The two candidates say this race offers a unique opportunity. They decry the politics of pitched partisan warfare. They talk about reaching across the aisle and solving problems.
This kind of optimistic rhetoric may aspire to reach beyond the fray, but it puts Mike Espy and Jason Shelton on a collision course.
Democrats in a deep red state, Espy and Shelton find themselves among a field of five candidates seeking to replace the now-retired Thad Cochran in a free-for-all, non-partisan special election this November.
Neither candidate has taken direct aim at the other, even as the campaigns of Republican candidates Chris McDaniel and Sen. Cindy Hyde-Smith have generated hostility in GOP circles.
Shelton’s first campaign stump speech late last month emphasized his hometown roots, his City Hall record and urged voters to send the “next generation of leaders” to Washington, subtly emphasizing his relative youth.
In a conversation with a Daily Journal reporter, Espy unspooled a few details of how he’ll pitch himself to voters. He emphasized his experience in federal office, highlighted agriculture issues and talked about retaining young Mississippians to remain in the state.
But whether Espy and Shelton directly tangle or not, each man is attempting to claim a similar strategy, downplaying partisan affiliation, identifying as pragmatic and highlighting conservative credentials.
Espy said he has a proven record of shrinking the federal government. During his time as U.S. Secretary of Agriculture, Espy says he imposed staff reductions and worked to cut through a bloated bureaucracy.
Indeed, he’ll not only be the candidate with the longest record of service within federal government, Espy suggested he’ll be the only candidate with a proven track record of shrinking the federal government.
Espy also emphasized his 2007 endorsement of Republican Gov. Haley Barbour’s then re-election campaign.
This was simply the right thing for the state, in Espy’s telling. Espy says he believed that only Barbour had the necessary connections and savvy to ensure the ongoing success of Hurricane Katrina recovery efforts.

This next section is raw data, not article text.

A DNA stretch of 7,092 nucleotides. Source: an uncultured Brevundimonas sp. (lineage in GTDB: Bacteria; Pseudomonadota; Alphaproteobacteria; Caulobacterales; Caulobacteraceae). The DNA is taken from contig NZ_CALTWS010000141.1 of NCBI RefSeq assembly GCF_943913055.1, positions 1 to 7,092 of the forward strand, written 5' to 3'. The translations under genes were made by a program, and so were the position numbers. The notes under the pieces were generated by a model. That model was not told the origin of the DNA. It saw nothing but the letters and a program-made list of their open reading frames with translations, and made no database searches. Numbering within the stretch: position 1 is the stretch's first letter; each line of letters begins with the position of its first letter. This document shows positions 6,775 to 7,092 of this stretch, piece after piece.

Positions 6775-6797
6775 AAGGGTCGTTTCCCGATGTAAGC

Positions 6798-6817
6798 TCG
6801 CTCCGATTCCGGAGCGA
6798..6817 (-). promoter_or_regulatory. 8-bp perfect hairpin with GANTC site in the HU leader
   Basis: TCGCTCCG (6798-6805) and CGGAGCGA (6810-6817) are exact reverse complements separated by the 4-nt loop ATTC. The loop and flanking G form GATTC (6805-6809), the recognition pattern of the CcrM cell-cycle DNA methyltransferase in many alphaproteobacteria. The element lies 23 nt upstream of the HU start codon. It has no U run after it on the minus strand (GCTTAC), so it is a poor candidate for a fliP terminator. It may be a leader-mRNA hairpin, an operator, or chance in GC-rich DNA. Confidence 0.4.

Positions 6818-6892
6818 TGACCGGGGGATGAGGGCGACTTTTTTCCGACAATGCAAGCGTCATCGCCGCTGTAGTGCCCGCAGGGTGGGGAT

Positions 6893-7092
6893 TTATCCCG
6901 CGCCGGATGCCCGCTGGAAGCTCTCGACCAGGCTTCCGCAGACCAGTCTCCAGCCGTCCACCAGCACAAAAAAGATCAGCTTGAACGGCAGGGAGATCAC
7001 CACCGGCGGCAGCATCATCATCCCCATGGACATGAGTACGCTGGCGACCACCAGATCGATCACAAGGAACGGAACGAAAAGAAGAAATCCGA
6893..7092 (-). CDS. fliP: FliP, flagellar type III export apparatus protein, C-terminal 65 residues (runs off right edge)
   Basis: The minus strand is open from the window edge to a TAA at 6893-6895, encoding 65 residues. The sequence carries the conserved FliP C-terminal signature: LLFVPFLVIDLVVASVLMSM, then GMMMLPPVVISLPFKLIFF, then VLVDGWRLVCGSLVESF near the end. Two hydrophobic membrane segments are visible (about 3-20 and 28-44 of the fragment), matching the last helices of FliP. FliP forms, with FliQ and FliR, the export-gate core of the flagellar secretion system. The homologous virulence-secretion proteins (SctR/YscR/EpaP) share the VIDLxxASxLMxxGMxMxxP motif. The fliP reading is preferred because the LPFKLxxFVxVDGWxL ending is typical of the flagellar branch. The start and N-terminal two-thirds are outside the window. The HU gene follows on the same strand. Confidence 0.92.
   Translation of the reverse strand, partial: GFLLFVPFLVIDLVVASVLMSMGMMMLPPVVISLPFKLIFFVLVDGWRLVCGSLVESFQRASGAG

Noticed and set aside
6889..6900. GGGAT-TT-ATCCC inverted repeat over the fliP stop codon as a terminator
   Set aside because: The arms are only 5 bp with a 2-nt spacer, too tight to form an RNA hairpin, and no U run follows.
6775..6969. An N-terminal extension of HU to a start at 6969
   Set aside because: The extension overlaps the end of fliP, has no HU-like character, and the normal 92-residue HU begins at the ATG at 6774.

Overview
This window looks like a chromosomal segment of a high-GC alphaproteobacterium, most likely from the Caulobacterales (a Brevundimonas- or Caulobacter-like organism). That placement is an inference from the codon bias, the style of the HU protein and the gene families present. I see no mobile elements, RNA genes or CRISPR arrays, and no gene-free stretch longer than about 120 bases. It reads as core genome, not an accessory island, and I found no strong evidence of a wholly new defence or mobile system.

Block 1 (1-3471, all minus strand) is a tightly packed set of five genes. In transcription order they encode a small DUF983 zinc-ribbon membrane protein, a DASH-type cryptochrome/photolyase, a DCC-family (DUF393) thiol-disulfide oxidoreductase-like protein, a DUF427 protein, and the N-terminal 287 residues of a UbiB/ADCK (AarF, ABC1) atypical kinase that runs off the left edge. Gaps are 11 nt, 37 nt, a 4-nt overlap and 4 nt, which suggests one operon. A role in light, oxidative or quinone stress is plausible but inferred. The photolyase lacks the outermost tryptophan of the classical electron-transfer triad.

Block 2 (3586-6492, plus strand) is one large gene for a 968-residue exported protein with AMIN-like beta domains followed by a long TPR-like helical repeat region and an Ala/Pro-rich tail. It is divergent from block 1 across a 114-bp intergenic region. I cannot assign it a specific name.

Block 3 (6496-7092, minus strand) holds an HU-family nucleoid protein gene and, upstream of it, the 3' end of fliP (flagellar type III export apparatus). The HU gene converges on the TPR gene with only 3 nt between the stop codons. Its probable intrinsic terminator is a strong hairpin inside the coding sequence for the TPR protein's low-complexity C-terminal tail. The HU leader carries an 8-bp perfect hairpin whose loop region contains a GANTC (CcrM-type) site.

Shelton has leaned heavily on fiscal issues to burnish a case for himself as a candidate with broad, bipartisan appeal, highlighting the budget surpluses and debt reduction that has occurred under his watch at City Hall.
“I’ll likely be the most conservative candidate in the race as far as tax payer dollars,” Shelton said to the Daily Journal the day he announced his candidacy.
In attempting to pivot from his local record to national issues, Shelton has highlighted the national debt, historically an issue emphasized by the GOP.
On his campaign website, Shelton pledges to help “push back the rising tide of debt swallowing our nation.”
Hailing from different regions and representing different eras of Mississippi leadership, Shelton, mayor of Tupelo, and Espy, a former congressman and one-time presidential cabinet secretary, could have played out their careers without crossing paths.
Could have, that is, until the retirement of the long-tenured Cochran.
Buoyed by the underdog example of Democrat Doug Jones in neighboring Alabama, Shelton and Espy each hope to scale the electoral trends that stand athwart their ambitions.
And while neither man has attempted to hide his party affiliation, each has highlighted that they see a non-partisan race as a unique opportunity to duplicate what some have dubbed the “Alabama miracle.”
“This is my opportunity,” Espy told the Daily Journal, “to run as just me.”
— Caleb Bedillion / Daily Journal
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